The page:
After almost a decade of research and development, acclaimed German-born chef Guenter Seeger finally opened his eponymous restaurant in New York City earlier this month.  Mr. Seeger had made a reputation for himself both in Europe and in Atlanta with his ability to create complex flavors out of just a few ingredients.  His food was not always understood by his diners, but there was no doubt as to the talent and ingenuity reflected in each dish.  At his new restaurant on Hudson Street, he is serving a prix fixe menu that consists of at least 10 courses, and costs $185; a wine pairing is also available for $130.  The menu changes almost every day, based on what is available in the market that particular day.

Ever since Momofuku Ko offered lunch service a few months ago, it has been a bit of a struggle getting a reservation, mostly because of schedule conflicts.  Thankfully, this past Mother's Day, the restaurant opened for a rare Sunday lunch service, which allowed me the opportunity to again eat lunch at Momofuku Ko, almost two years after my last lunch at the original spot.

(Left: Chef Aaron Silverman and sous chef Scott Mums plating dishes at the Chef's Counter;

Right: a view of the main dining area at Pineapple and Pearls) 

Very few restaurants in recent memory could match the sense of conviviality and certitude in its mission than Rose's Luxury in Washington, D. C.

Having achieved success with their SoHo casual restaurant Charlie Bird, chef Ryan Hardy and proprietors Robert Bohr and Grant Reynolds decided to double down on the Italian concept and open yet another Italian restaurant in the heart of NoLIta.  Named Pasquale Jones, the restaurant joins La Sirena, Lilia and Café Altro Paradiso in leading a mini-Renaissance of Italian cuisine in the city, showcasing the food in settings both grand and small.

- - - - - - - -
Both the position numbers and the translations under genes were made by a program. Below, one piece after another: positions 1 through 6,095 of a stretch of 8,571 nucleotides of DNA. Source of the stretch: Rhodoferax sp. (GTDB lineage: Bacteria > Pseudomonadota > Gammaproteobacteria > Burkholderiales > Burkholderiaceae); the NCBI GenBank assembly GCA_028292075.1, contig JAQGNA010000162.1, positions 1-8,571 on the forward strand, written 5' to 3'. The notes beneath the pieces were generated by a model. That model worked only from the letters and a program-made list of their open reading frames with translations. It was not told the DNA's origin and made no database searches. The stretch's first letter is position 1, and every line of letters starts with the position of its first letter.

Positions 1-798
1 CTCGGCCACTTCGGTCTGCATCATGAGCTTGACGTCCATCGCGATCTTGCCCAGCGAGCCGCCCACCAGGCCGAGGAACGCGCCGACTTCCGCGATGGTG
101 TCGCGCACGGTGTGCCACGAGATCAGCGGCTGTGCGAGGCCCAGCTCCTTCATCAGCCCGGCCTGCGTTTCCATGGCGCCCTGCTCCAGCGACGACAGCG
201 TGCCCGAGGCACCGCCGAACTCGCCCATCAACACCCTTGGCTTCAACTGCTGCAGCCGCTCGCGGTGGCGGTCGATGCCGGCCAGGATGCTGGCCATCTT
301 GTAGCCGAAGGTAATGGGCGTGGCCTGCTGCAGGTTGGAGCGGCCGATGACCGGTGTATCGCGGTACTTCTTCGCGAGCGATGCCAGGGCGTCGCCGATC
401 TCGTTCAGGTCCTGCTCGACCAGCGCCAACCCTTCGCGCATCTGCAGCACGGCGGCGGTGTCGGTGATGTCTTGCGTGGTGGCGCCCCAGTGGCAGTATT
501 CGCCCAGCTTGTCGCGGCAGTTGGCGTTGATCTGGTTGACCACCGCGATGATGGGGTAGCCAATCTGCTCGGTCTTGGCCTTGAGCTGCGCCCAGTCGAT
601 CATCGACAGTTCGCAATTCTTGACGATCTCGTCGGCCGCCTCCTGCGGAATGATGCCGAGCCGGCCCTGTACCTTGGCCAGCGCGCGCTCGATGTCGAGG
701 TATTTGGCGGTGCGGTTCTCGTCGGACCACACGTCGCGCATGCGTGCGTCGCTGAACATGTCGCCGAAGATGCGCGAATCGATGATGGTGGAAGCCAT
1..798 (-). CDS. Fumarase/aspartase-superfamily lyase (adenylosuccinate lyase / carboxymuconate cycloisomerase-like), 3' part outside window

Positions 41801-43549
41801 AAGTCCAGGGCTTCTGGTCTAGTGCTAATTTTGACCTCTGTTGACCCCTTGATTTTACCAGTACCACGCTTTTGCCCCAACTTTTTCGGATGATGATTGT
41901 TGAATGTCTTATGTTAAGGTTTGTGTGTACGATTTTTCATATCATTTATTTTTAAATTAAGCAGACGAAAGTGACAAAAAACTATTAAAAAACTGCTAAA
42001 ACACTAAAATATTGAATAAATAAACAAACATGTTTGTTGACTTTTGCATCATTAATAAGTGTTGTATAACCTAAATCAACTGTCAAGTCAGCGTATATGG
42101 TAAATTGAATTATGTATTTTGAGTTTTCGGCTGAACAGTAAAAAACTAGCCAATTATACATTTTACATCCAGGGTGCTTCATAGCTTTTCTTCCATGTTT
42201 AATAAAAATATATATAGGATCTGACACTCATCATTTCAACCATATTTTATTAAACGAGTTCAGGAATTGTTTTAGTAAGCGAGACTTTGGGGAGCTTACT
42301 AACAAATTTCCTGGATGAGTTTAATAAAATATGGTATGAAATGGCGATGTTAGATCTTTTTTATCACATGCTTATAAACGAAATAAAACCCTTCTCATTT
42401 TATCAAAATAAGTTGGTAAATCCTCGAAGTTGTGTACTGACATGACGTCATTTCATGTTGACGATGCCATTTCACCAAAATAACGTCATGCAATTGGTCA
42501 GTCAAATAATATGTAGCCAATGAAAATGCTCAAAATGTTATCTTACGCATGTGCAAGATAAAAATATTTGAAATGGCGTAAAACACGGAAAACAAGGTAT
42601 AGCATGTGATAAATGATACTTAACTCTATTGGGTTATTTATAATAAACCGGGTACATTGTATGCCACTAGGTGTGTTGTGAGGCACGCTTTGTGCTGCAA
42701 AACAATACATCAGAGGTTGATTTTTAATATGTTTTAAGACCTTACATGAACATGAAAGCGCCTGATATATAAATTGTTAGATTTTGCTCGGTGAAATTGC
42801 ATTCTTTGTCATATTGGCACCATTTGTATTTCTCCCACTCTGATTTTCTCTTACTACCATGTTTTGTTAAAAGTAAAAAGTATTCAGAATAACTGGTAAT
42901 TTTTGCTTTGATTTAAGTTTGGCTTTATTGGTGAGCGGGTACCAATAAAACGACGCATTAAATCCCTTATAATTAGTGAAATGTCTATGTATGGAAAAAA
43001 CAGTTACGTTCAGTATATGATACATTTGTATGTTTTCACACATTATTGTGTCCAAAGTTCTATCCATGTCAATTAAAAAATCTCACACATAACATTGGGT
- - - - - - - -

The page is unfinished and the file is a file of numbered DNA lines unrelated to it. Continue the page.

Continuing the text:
The New York City Italian food scene is an extremely competitive arena, with hundreds of eateries vying for the attention and money of the fickle New York diner.  Last month alone saw a spate of high-profile Italian restaurants open in and around the city: Missy Robbins' Lilia, Mario Batali's La Sirena, and the Charlie Bird team's Pasquale Jones, to name a few.  This crowded field was recently joined by Ignacio Mattos who, with his partner Thomas Carter, opened Café Altro Paradiso in SoHo.

For its next Late Night Dinner, Momofuku Ssam Bar looked to the Midwest and invited James Beard nominee and Best New Chef Jonathon Sawyer.  Mr. Sawyer has been a great proponent of the Rustbelt Revolution ever since he opened his flagship restaurant The Greenhouse Tavern in Cleveland in 2009, tirelessly supporting local businesses and using locally sourced ingredients and foodstuffs in all his restaurants.

It all started with a visit to a nutritionist.

Five years ago, chef Marco Canora was not feeling well.  He could not pinpoint what was making him feel ill, but he knew something was wrong.  Then came that fateful trip to the nutritionist, and the verdict came in: he had pre-diabetes, gout and hyperlipidemia.  He decided to eschew processed sugars, flour and oils, and ate more vegetables, proteins and "good fats".  He started feeling better and losing weight, and his numbers began to improve.

Just as the hype around Fuku and Fuku+ was dying down, David Chang set the culinary world a-tremble with the stealth opening of his newest restaurant Momofuku Nishi during the weekend.  Since late last year, when it was discovered that Mr. Chang had purchased a storefront along 8th Avenue in Chelsea, interest in this project has been steadily growing, as foodies and industry folks speculated what kind of food was to be served at the restaurant.  Mr.

It has become sort of a tradition of mine to dine at two different restaurants during New Year's Eve.  This New Year's Eve was no exception: the night began at Major Food Group's Saddle's and ended at my old stand-by Momofuku Ssam Bar.  The two restaurants could not be more different -- Sadelle's is the Jewish delicatessen re-imagined, while Ssam Bar deals with Asian-inflected cuisine -- but both represent the diversity and history of food in New York City.

It had become a tradition for me during the past few years to spend both Christmas night and Super Bowl Sunday at Momofuku Ko: such occasions are spent with family and friends, and the staff at Momofuku Ko has always been family to me.  So imagine my delight when, after a brief respite, the restaurant offered Christmas lunch and dinner this year.